Yes, as you know from the little Blizzard Bear in your mailbox, yesterday was the fourth anniversary of our favorite game, World of Warcraft. It's been a huge four years -- we've seen Blizzard develop and change massively multiplayer games as we know them, and gaming as a whole in some ways. We've grown our own characters up all the way from level one to 30 and 60 and 70 and beyond, and we've gone through two expansions, eight endgames, countless patches and class changes, endless guild achievements and breakups and many, many "dings" and "grats."

We at WoW Insider would like to congratulate Blizzard on four years of World of Warcraft -- it's been an amazing ride so far, and it's not over yet. After the break, some of our writers have posted their own thoughts and memories on the game's anniversary, and please add your own in the comments below.

It could seem silly to celebrate the anniversary of a videogame, especially one that, if you've been playing since day one, you've spent over $800 and countless hours on. But then again, look at what this game has given back: groups and guilds full of friends (and some spouses), weeknights full of gear upgrades and XP gains, Saturday afternoons spent slaying dragons and Sunday evenings spent picking herbs in the Swamp of Sorrows or admiring the sunsets in Hinterlands. We've played this game for four years, and for most of us, it's been worth every quest. Here's to many, many more.

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Filed under: Analysis / Opinion, Fan stuff, WoW Insider Business, Virtual selves, Expansions, The Burning Crusade, Leveling, Wrath of the Lich King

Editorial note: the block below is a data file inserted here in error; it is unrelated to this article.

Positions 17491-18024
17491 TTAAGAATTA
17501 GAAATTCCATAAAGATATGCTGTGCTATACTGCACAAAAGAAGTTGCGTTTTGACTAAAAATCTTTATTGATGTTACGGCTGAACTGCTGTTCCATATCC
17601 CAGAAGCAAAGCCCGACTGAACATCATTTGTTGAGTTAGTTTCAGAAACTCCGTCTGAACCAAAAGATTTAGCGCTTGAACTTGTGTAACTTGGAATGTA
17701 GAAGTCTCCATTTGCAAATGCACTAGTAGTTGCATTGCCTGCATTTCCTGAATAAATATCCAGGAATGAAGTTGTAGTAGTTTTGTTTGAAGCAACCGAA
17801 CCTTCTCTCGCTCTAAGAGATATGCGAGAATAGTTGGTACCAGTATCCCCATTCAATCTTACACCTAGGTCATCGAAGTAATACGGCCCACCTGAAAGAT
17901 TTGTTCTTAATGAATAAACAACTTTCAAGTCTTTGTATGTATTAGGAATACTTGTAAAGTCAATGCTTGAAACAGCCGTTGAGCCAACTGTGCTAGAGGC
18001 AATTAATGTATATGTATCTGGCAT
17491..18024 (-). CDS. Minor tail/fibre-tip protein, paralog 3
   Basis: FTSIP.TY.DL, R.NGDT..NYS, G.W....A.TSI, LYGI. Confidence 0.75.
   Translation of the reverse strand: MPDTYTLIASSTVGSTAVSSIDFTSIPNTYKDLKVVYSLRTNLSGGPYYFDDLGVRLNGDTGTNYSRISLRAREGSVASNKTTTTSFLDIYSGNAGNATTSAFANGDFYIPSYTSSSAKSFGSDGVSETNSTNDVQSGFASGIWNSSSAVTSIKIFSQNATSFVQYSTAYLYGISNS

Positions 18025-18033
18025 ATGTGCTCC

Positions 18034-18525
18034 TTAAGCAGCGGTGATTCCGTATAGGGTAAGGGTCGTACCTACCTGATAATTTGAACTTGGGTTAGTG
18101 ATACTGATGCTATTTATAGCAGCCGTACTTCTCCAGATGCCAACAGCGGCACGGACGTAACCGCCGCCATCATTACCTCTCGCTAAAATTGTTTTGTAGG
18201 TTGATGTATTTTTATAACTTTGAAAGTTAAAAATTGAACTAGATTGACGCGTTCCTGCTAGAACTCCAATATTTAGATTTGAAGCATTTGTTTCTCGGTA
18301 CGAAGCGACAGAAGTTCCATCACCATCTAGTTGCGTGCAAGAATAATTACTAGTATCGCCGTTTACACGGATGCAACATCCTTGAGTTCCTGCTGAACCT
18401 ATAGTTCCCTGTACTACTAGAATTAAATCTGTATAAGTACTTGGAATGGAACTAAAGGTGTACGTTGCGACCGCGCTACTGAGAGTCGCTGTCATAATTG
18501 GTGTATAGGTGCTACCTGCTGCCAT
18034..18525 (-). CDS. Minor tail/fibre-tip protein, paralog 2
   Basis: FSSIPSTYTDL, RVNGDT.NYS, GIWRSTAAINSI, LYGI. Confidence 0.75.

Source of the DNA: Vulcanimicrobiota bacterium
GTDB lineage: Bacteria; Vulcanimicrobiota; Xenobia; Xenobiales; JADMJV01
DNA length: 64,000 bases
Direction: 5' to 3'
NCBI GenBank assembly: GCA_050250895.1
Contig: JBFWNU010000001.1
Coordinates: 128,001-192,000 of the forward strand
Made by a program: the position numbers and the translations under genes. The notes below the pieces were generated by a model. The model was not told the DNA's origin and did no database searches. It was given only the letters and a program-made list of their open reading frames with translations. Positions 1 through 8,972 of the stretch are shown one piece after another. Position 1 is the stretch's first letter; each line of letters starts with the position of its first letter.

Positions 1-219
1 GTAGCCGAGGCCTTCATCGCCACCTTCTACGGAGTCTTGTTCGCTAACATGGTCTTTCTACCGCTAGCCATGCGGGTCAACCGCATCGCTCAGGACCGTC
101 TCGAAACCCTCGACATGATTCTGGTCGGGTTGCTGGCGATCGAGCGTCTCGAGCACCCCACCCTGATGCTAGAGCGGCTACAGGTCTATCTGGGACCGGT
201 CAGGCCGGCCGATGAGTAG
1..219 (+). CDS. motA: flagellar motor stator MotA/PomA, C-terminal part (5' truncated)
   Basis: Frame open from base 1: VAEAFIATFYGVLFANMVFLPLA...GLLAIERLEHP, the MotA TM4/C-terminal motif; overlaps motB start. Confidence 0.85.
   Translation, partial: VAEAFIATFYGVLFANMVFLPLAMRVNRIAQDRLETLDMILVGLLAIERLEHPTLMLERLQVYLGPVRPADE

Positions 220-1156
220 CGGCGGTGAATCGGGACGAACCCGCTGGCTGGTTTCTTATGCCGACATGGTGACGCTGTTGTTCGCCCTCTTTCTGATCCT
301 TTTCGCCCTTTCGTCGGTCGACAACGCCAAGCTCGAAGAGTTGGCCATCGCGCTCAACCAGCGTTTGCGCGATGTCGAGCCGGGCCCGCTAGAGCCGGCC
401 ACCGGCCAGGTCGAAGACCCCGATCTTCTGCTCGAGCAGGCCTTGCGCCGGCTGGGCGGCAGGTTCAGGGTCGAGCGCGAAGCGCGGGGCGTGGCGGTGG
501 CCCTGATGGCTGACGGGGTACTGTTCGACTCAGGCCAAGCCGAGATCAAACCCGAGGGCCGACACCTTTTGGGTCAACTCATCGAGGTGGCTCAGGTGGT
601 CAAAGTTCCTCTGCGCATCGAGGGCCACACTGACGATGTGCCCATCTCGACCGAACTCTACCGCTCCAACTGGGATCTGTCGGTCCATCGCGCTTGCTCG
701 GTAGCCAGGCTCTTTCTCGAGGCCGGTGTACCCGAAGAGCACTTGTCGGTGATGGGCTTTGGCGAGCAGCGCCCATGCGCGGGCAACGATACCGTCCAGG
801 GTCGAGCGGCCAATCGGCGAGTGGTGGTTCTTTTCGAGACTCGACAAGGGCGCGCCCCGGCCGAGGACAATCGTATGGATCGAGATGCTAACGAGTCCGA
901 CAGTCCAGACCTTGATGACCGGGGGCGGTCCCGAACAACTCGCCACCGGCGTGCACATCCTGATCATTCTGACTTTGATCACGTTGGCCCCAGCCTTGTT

Farewell, my friend


For people who don't play the World of Warcraft or similar games, or do not spend much time on the internet at all, it's difficult to grasp the idea of bonds and friendships formed over the web. How can you be friends with someone you've never seen before? I can understand the inability to grasp such a thing, it's rarely easy to comprehend what you haven't seen or experienced yourself. To those who haven't had powerful friendships over the internet, it makes no sense how you can grow so close to someone you can't see, you can't touch.

Even through the supposed anonymity of the internet, the greatest of friendships can be formed. Bonds so powerful that you never want to let them go, and may change your life forever, for the better. Despite the distance, despite the inability to touch and feel, you can grow as close as family to these supposed anonymous people. These individuals are more than just "internet people." They're people. In the World of Warcraft, a video game, I have found people that have truly changed me. I would not be the person I am today without them.

I've been playing WoW since launch day, and the community I've been a part of in the game has been a constant for all of these years. People have come and people have gone, but for the most part, I've played the World of Warcraft with the same names, the same faces, the same people. I'm 21 now, and I started gaming with this crew when I was 17. I can safely say I've essentially grown up with these people. We reminisce on the old days, and we realize that we've all changed quite a bit since the beginning. We've matured together, we've grown up together. People who have never had this experience, as I said before, don't understand how you can form such bonds over the internet. Some of the greatest friendships I've ever had, and ever will have, have been on the internet. Some people you will never forget, no matter where you met them. This is something I've had to think about quite a bit the last few days.